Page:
7 Sep 2016

Foreigners 'more willing to put up with the work'

6:56 am on 7 September 2016

It's not surprising that many dairy farms prefer to employ foreigners, because they are willing to work huge hours to help keep work visas, says a dairy industry veteran.

Workers harvest a crop of maize for silage on a dairy farm in Westland.

Workers harvest a crop of maize for silage on a dairy farm in Westland. Photo: 123RF

Prime Minister John Key said yesterday that immigrant workers were needed for jobs such as horticulture because some unemployed New Zealanders did not have the right work ethic.

Deputy Prime Minister Bill English made similar comments earlier this year, saying New Zealanders available for farm work were hopeless - a claim that was supported at the time by dairy farm employers.

But Harry de Brouwer, who has had nine years in the dairy industry managing staff and running farms, said it was the type of work that tended to put New Zealanders off.

"When you compare it to other industries within New Zealand, like the forestry sector and other people that work in town, I think it's a little bit draconian in their ways of thinking sometimes.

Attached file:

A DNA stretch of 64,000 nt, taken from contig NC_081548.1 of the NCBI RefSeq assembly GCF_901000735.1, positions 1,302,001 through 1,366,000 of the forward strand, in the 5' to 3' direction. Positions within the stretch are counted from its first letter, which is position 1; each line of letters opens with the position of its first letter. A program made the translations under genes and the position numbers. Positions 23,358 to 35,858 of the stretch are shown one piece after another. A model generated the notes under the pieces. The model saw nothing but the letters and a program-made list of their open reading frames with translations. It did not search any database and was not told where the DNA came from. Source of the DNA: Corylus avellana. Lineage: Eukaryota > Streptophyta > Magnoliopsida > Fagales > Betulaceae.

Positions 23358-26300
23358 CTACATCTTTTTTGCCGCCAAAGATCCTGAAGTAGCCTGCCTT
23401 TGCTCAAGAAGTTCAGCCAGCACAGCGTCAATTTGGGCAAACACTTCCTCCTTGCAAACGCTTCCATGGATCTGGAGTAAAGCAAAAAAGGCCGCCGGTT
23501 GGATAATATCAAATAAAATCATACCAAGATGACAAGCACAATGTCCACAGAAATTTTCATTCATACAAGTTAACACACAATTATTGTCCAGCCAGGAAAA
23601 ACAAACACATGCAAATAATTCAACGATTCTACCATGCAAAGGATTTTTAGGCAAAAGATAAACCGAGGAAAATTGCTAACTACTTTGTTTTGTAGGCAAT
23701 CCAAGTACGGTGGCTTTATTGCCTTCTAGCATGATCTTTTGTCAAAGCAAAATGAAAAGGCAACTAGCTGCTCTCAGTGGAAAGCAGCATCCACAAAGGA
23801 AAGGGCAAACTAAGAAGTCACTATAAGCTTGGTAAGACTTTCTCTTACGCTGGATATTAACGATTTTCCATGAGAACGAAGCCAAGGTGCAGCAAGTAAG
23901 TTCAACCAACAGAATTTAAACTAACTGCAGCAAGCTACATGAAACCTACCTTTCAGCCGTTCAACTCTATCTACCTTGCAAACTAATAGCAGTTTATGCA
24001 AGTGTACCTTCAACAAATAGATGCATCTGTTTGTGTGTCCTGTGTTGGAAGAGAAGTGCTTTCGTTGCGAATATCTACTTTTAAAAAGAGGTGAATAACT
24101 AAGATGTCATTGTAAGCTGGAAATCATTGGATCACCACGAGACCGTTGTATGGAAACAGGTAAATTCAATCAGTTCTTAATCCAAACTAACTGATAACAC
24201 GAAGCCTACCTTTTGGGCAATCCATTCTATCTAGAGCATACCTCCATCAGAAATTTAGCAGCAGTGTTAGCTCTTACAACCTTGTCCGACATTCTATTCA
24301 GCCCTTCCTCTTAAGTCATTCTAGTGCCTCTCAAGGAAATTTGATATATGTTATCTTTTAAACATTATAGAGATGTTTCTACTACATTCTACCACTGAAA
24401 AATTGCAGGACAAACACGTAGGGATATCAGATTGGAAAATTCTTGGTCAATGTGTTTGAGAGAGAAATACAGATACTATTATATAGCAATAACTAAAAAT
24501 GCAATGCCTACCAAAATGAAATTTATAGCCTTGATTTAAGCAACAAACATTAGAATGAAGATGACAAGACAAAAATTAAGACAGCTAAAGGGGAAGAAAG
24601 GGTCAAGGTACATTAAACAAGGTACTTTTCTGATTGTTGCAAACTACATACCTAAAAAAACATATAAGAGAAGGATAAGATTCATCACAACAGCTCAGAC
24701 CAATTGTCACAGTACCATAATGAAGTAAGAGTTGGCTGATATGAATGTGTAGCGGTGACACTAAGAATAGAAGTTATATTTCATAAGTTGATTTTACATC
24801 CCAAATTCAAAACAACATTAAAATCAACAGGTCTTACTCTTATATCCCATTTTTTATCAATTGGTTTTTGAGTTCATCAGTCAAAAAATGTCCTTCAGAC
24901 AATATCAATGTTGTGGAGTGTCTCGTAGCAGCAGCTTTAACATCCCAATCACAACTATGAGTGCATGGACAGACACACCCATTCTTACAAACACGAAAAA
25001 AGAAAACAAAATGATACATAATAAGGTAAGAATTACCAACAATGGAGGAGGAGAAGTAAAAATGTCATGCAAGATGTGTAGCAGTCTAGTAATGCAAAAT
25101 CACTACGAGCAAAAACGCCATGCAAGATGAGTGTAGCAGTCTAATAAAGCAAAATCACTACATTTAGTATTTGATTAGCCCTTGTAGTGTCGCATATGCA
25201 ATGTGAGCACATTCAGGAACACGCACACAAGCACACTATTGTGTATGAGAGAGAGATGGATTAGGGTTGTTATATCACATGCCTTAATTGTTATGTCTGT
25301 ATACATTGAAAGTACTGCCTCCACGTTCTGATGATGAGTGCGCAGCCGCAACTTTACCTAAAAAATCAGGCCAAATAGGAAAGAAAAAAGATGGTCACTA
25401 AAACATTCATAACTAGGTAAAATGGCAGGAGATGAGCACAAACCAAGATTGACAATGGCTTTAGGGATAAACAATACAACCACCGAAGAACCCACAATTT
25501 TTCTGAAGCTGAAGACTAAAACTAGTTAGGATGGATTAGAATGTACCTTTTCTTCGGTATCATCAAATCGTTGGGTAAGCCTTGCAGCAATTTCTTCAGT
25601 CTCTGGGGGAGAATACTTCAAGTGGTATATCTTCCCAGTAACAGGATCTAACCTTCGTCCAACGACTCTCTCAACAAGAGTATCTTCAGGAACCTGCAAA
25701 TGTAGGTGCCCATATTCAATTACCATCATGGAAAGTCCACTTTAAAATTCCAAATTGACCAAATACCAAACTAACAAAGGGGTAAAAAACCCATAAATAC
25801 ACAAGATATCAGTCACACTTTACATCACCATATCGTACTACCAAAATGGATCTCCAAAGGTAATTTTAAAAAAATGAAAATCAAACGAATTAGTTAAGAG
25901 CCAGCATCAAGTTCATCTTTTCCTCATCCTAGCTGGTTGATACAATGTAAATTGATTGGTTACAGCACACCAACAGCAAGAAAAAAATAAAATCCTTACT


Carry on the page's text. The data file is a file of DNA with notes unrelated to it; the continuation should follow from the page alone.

"They want you to sort of be like a sharemilker, but let's face it, some people don't want to be a sharemilker, they just want a job."

Mr de Brouwer said many farm workers worked as hard as the sharemilker.

"You end up working long hours with minimal pay for not much gratitude at times."

He said although he enjoyed the variety of the job and the valuable and transferrable skills he had gained, the hours did stack up.

"Most people work on a roster between maybe 11 days and some people work 21 days on and two days off. The hours you do depends on whether you're short staffed or not, but that happens quite a bit because people fall out working that amount of hours.

"I've heard of guys working 139 hours a fortnight, with two days' break."

There were obvious differences between foreign workers and locals, Mr de Brouwer said.

"I think Kiwis have more of a choice, when you have a foreigner they're obviously working towards a work visa so if they leave their job it might affect their visa, they're more willing to put up with the work because the visa is more important to them than anything else at that time."

Mr de Brouwer said the issue was worse on larger farms.

"The bigger the farm the more disgruntled people can become. If you're working with 250-300 cows you can deal with the workload a bit more. But if you pop up over 1000 cows and lose a staff member then that becomes more of a load on the people."

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